Ní Ghríofa’s wholehearted approach to translating the caoinead and researching Ní Chonaill’s family history, in the face of historical erasure, also recalls Madhu H. Kaza’s notion of translation as hospitality. In Kaza’s editorial note to the Kitchen Table Translation issue of the Aster(ix) Journal in 2017, she argues that “translation can be a practice of hospitality that acknowledges that the host, too, will have to be changed by the encounter. We may unravel and have to remake ourselves with others.” Ní Ghríofa’s gesture of hospitality toward the caoinead and its author seems particularly compelling; she makes it the organizing principle of her life (“I could donate my days to finding hers,” she tells herself; “I could do that, and I will.”) and she lovingly imagines Eibhlín Dubh Ní Chonaill’s past when met with archival silence:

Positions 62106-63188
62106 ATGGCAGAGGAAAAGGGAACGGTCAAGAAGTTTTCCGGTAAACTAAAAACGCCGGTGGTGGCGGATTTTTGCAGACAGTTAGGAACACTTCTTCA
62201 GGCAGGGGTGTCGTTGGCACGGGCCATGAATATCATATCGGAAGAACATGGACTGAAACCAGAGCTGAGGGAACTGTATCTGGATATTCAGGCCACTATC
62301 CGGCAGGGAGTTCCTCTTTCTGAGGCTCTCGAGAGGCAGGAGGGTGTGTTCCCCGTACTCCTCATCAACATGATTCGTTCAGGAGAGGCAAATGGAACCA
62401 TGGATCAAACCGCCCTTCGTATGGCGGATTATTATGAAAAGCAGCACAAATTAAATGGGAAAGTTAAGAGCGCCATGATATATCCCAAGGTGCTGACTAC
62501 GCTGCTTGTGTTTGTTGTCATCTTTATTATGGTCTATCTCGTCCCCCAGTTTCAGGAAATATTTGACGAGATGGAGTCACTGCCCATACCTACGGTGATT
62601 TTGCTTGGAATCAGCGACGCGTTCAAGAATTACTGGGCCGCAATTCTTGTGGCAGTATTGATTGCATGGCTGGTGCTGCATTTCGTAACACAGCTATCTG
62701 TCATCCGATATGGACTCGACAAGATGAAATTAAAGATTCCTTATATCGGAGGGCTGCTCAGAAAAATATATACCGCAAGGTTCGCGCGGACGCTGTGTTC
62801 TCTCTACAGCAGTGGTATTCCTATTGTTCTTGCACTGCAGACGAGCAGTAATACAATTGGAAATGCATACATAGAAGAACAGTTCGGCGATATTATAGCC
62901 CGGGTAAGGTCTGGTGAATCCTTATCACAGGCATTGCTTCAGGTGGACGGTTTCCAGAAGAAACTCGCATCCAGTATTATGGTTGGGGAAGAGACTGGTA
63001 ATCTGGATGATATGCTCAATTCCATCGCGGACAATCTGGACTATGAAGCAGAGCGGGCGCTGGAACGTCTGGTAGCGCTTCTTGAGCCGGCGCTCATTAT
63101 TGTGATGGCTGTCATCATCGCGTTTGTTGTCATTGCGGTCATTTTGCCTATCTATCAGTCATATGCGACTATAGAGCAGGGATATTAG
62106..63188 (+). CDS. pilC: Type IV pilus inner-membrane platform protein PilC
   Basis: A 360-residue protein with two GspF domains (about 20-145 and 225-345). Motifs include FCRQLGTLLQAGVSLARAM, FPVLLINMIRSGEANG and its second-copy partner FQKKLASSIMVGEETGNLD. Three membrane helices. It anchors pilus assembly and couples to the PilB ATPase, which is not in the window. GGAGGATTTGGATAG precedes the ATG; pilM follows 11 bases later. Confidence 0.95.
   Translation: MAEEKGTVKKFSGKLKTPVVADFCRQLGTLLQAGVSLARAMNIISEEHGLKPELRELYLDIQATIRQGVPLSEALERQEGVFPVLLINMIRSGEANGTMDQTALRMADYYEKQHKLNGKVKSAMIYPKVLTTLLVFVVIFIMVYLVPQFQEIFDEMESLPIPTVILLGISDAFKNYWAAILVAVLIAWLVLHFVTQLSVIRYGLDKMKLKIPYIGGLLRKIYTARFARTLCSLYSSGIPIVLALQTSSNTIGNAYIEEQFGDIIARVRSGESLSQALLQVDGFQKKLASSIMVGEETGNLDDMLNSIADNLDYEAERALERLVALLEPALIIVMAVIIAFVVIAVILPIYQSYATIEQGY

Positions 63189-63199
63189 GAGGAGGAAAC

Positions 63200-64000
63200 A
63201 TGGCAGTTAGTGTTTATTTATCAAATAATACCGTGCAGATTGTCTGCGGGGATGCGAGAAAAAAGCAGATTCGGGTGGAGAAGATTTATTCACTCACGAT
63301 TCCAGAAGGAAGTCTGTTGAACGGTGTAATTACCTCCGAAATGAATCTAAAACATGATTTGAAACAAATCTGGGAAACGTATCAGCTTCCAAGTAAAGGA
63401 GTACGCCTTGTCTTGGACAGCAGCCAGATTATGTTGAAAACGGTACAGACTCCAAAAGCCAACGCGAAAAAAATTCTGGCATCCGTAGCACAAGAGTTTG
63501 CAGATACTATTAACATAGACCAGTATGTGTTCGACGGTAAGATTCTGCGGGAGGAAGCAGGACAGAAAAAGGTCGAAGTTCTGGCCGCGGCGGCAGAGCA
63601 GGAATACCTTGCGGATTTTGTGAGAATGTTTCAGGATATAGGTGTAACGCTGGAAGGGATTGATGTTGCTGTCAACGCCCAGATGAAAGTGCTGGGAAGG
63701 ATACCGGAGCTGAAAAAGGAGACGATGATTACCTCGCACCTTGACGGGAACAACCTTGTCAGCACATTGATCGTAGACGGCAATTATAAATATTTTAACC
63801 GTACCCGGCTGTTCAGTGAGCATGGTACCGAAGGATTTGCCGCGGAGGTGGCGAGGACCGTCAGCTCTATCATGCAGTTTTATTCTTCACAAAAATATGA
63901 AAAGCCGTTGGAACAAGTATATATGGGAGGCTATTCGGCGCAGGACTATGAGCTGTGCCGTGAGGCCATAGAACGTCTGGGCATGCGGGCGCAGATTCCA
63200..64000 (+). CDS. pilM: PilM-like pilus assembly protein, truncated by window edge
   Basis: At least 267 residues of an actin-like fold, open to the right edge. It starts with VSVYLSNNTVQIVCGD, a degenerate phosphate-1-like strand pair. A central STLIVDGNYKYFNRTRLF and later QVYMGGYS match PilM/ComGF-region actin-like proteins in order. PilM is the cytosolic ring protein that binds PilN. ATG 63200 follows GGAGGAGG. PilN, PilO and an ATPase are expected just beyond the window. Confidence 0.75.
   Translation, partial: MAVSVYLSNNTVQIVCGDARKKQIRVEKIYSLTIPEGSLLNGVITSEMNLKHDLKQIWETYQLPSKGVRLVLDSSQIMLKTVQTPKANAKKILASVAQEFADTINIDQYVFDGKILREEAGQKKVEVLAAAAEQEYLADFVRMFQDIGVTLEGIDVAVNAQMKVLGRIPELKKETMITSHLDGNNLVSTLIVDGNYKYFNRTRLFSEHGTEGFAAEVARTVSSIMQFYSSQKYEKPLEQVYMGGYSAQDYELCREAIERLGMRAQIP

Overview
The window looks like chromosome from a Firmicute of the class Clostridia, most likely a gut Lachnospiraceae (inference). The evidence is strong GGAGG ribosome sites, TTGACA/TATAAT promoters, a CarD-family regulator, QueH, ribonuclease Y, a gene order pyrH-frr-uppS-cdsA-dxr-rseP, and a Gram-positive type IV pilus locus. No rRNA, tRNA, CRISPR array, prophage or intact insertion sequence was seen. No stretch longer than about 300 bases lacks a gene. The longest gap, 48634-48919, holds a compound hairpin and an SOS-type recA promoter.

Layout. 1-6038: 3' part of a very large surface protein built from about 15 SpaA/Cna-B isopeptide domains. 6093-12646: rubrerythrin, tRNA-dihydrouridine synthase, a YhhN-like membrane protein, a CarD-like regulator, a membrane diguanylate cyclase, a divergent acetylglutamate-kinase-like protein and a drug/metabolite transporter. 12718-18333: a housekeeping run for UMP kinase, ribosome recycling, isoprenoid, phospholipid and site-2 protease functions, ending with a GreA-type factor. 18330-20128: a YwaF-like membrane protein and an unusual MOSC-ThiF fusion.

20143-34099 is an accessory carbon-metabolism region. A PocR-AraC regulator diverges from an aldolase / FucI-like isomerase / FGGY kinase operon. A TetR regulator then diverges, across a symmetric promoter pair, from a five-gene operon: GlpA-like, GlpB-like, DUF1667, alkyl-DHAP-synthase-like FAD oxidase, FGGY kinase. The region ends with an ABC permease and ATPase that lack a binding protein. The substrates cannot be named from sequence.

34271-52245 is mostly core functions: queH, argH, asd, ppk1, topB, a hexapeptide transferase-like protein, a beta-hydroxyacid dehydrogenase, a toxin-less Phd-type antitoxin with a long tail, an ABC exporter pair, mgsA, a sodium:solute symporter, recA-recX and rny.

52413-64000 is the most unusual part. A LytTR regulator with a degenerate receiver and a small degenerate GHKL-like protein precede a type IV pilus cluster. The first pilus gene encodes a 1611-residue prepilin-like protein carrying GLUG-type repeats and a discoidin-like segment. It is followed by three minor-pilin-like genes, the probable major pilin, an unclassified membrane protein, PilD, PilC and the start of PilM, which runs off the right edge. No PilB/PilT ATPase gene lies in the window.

Today, I hold my cup and imagine her belongings into being. I give her a large, sturdy chest with a clasp of polished brass. Within, the ordinary treasures of a life: a locket, a favourite cup wrapped in a blanket, a shell, a quill, a diary, nightdresses and gowns, a looking-glass, a heavy winter cloak, table linens, a necklace, and a clutch of letters neatly ribboned together. I will never touch the belongings I conjure for her, and yet, each one feels right to me as I imagine lifting them to the light and then placing them back in her chest, one by one.